Sometimes it feels as if there are as many famous yokai in Japanese urban legends as there are heroes in the Marvel universe. When it comes to creepy stories about demons in Japan, the supernatural yokai play both heroic and nefarious roles, depending on the tale at hand. While some yokai exist as horrible demons, others only want to play pranks; some more benevolent yokai even bring good luck. Since no true equivalent of the yokai exists in the West, it helps to think of them more as paranormal-monster-mythological-creature hybrids. Furthermore, certain yokai, like the sometimes vampiric rokurokubi, live as both humans and demons, further complicating the existence of these "monsters."
Yokai appear throughout Japanese folklore, and many of these tales speak of the rokurokubi. These yokai appear in human (and typically female) form during the day, but their head wanders off at night, usually still attached to their neck. While rokurokubi are more pranksters than anything, their kind also includes nukekubi, blood-thirsty demons whose floating heads exude vampire-like tendencies. Along with many other yokai, the history of rokurokubi vampire demons is part of Japanese culture, making them a beloved, and sometimes feared, addition to Japanese legends and your worst nightmares.
Although these yokai can be mistaken for human women during the day, their true form emerges at night. Rokurokubi translates roughly to "long neck," a reference to the yokai's ability to stretch its neck far from its body. The head has a will of its own and wanders wherever and however far away it pleases. While most rokurokubi understand themselves to be yokai, a few still believe they are human. These deluded yokai remain unaware of their body's night antics, and explain away the "visions" they saw in the night as dreams. While rokurokubi most often appear in female form, a few stories exist that feature male versions.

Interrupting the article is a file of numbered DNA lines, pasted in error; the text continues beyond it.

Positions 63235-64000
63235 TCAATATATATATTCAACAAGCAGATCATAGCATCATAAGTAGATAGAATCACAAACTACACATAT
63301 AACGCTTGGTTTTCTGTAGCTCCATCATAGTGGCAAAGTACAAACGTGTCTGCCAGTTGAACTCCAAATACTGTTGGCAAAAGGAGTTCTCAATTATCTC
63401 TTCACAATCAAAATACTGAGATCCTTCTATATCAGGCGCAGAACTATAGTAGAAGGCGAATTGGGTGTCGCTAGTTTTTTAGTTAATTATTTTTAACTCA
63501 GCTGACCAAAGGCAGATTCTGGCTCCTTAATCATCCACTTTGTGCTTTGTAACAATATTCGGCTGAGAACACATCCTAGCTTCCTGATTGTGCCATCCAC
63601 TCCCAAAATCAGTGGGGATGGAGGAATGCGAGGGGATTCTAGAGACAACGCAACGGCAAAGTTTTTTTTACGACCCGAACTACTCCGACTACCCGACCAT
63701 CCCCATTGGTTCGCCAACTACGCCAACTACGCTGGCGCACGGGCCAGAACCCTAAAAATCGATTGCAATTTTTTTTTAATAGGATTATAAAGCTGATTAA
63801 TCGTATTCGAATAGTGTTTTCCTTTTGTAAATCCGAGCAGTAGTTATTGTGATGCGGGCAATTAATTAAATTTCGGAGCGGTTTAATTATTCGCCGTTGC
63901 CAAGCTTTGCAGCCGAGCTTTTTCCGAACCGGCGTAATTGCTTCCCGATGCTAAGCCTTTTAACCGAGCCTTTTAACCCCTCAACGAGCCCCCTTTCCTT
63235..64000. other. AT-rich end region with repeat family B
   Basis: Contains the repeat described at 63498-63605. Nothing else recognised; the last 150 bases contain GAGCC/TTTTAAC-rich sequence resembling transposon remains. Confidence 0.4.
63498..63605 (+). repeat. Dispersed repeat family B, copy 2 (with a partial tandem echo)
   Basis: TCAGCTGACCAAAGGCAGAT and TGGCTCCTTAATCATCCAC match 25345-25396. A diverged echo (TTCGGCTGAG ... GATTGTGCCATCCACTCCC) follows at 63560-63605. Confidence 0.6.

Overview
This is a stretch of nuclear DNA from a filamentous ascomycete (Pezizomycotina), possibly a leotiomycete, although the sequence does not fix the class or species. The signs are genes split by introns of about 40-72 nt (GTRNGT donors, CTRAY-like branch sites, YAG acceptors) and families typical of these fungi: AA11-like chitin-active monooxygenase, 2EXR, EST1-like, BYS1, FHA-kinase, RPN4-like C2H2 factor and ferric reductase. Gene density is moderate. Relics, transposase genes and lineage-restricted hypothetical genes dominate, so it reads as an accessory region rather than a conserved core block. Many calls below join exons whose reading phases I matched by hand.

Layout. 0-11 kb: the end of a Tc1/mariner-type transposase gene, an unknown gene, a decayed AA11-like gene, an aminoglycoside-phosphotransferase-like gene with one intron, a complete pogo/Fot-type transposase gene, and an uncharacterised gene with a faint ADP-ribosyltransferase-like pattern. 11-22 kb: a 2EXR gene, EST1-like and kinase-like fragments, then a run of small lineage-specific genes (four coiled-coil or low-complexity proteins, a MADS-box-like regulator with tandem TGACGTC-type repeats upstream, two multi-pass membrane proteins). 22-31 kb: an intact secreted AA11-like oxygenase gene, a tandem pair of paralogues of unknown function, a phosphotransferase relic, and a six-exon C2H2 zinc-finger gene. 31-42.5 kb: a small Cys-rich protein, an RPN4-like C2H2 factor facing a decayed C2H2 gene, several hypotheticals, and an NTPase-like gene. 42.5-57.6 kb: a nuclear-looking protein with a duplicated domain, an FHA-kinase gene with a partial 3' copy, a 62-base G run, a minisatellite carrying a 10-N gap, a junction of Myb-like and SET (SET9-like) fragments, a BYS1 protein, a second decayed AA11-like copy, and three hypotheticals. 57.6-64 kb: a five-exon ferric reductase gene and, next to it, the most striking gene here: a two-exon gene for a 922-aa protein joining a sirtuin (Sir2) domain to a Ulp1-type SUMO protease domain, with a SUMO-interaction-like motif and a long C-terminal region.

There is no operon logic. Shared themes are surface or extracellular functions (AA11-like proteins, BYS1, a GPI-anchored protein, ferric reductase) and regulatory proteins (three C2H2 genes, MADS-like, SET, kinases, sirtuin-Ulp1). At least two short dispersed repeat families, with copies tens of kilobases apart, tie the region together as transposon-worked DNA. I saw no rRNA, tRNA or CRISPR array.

Nukekubi is a type of rokurokubi whose head detaches from its body in order to travel. Roughly translated to "removable neck," nukekubi move without a neck holding them back and thus manage to cover greater distances than rokurokubi. Legend states a nukekubi's soul travels along with the head, making them seem more demonic. Also said to be more violent than their long-necked cousins, the nukekubi reportedly attack humans and drink their blood like vampires. A nukekubi's thirst is sometimes quenched by animals and occasionally they simply bite their victims rather than drinking their blood.
To kill a nukekubi, one must move its body to a safe place where the head cannot return. However, many nukekubi, like rokurokubi, are unaware of or powerless to stop their curse, and therefore friends and family may find it difficult killing off someone they love, even if they're cursed.
Nukekubi, the most violent of all rokurokubi, reportedly attack and kill humans and other animals. Rokurokubi, on the other hand, are more playful and enjoy using their neck stretching skill to mess with people. Simple pranksters, rokurokubi take pleasure in frightening people, scaring small animals, knocking things over, and spying. Rokurokubi also like knocking over oil lamps to drink the oil, and several stories claim the yokai exposed themselves when oil began disappearing from the home at a rapid rate. To keep their existence more secretive, rokurokubi make a point to appear in front of drunk people, who usually are too intoxicated to remember or give credible testimony about what they saw.
While most yokai come into this world as yokai, rokurokubi once lived as humans who became yokai as the result of a curse. According to legend, the curse could happen as a result of several factors. A woman could become a rokurobubi after committing a sin or being unfaithful to her husband. However, if her father, husband, or other family member commits a sin, the curse of the rokurokubi may still inexplicably fall upon the woman . Unfortunately, some even claim the curse passes down from a woman to her daughters.